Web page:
Inspired to write a blog post of my own by some really thought provoking ideas from a guy called Dougald Hine. His thoughts touched a nerve, especially the realisation that the answers would have to come from outside politics as it is, and also as I suspect that he’s connected to some of the same ‘experimental’ festivals and communities I have.
He basically argues that the left/progressives right now need to start learning to speak in the language of the soul.
He quotes Margaret Thatcher saying “economics is the method: the object is to change the soul”, meaning that the ideology of neoliberalism was a very deliberate, individualistic project of reshaping society and individuals.
“The people at the top of today’s Labour party, a few of whom I’ve crossed paths with over the years, are in no way equipped to operate in the territory of the soul – so it’s probably going to take the help of some of us who’ve been a long way outside the pale of politics-as-we-know-it, if we’re going to work out how to do this.”
He goes on to say that the right has a monopoly on all of the instinctive, emotional, ‘irrational’ arguments – like the old attachments to blood and soil underpinning the rise of UKIP and the Conservatives.
“It’s a terrible mistake to cede the territory of the intuitive, the emotional, the unconscious, the irrational to the far right. It’s only by people of good will engaging with these sides of ourselves, at a cultural as well as an individual level, that we can prevent a political “return of the repressed”. We need to go there vigilantly, but we need to go there.”
So how could we as progressives begin to structure an argument on those terms? What are the instinctive – intuitive – emotional drives that we need to appeal to? And what’s more, how do we construct a narrative that attacks neoliberalism at its core and start to create a new story – one that speaks the language of the soul?
Surely it has to attack the roots of the neoliberalism project, the idea of the autonymous individual itself. Instead it has to say that the individual is actually a central point in a set of networks; social and cultural structures, support structures like cultural influences, parental expectations and the rest.
Many have pointed out that the neoliberalism project itself is contradictory – it argues that it liberates the individual by reducing the role of government and leaving more money in your pocket through lower taxes, but the actual effect is that by steadily stripping away the social support, you remove the networks that allowed the individual to thrive. It’s a false god.
How would it be for a political leader to come out and say clearly, “I succeeded because I was lucky, I had parents who expected me to do well, I had mentors and contacts who opened doors for me. It’s not only about money or class – it’s about the expectations and support networks that you are surrounded by – and I will do my best to foster that same support for everybody.”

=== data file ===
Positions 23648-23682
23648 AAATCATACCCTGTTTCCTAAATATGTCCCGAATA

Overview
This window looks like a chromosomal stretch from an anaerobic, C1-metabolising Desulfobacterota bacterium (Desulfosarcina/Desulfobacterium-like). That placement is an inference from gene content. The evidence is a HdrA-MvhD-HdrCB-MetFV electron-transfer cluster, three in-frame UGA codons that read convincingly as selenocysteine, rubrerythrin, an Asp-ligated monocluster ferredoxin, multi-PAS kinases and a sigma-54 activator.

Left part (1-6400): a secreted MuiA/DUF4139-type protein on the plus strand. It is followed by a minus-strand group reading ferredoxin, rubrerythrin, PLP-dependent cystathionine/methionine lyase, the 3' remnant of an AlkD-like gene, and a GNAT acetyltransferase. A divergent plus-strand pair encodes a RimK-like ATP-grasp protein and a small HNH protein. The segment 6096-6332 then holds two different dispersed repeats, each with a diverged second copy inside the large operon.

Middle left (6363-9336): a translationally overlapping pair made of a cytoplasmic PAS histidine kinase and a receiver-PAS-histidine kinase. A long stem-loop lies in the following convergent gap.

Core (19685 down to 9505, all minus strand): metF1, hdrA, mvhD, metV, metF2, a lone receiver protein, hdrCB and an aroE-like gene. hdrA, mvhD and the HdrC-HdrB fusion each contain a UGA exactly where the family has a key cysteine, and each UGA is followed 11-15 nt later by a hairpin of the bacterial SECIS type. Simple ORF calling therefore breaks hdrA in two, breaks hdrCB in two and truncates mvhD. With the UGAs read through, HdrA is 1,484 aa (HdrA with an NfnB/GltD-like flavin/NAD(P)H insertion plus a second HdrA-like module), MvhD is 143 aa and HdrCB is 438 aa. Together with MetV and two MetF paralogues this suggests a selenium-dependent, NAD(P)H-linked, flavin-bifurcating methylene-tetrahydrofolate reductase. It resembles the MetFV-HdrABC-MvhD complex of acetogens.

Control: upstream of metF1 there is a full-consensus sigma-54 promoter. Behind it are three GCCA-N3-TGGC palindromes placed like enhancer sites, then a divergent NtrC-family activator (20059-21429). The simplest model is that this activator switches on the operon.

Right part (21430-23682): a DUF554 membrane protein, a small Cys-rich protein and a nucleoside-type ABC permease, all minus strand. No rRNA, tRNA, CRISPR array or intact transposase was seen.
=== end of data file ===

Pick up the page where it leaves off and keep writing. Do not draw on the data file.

It’s also a spiritual language – a language of the soul, to recognise that separation, of me from you, us from them, is an illusion. It’s a the realisation at the core of all true spirituality – outlined by Aldous Huxley in ‘The Perennial Philosophy’ – that we are all one consciousness. If this is true – then a message built on its foundations HAS to find a deep resonance at a soul level – perhaps even deeper than the level of fear, individualism and materialism that the Conservatives so cleverly play upon.
Not all the emotions and instincts of the soul are threatening to the left, it also contains a deep instinctive drive for fairness, rooted in this deeper understanding of interconnectedness.
Left wing parties like Labour have a strong bias against spirituality, owing to the influence of Marxist materialism, so it may be that the party can’t go there.
Labour tapped briefly into the drive for fairness with their proposal to close the loophole on non-doms, those who don’t pay tax in this country but continue to live here. All the Conservatives could do in response was to say ‘those wealthy people might leave the country’.
To which the progressives have to say ‘let them’ – if they don’t pay tax here, they should leave. Even if it DID affect the UK’s finances negatively – we would more than make up for the loss in the gain in social cohesion.
We need to take that argument much further – aggressively closing all the tax loopholes on individuals and businesses and calling their bluff on leaving the UK. Most won’t, the UK is still a great place to live – and if they do, if they would leave the country rather than pay their fair share on tax – we have to say – go on then, we don’t want you here.
Tax avoidance and gaming the system has to be made as culturally toxic as possible, as it’s hugely corrosive to the instinctive sense of solidarity that we need to build.
There are a raft more political ideas that come from the rejection of Margaret Thatcher’s cult of the individual.
It won’t happen overnight, but I’m hopeful that the next five years will allow progressives to come together and start articulating a deeper vision of the post-neoliberalist world – one that talks to the whole being, and to sketch out a much larger vision of ourselves, where inequality, individualism and separation are seen as a thing of the past – and deeply unfashionable.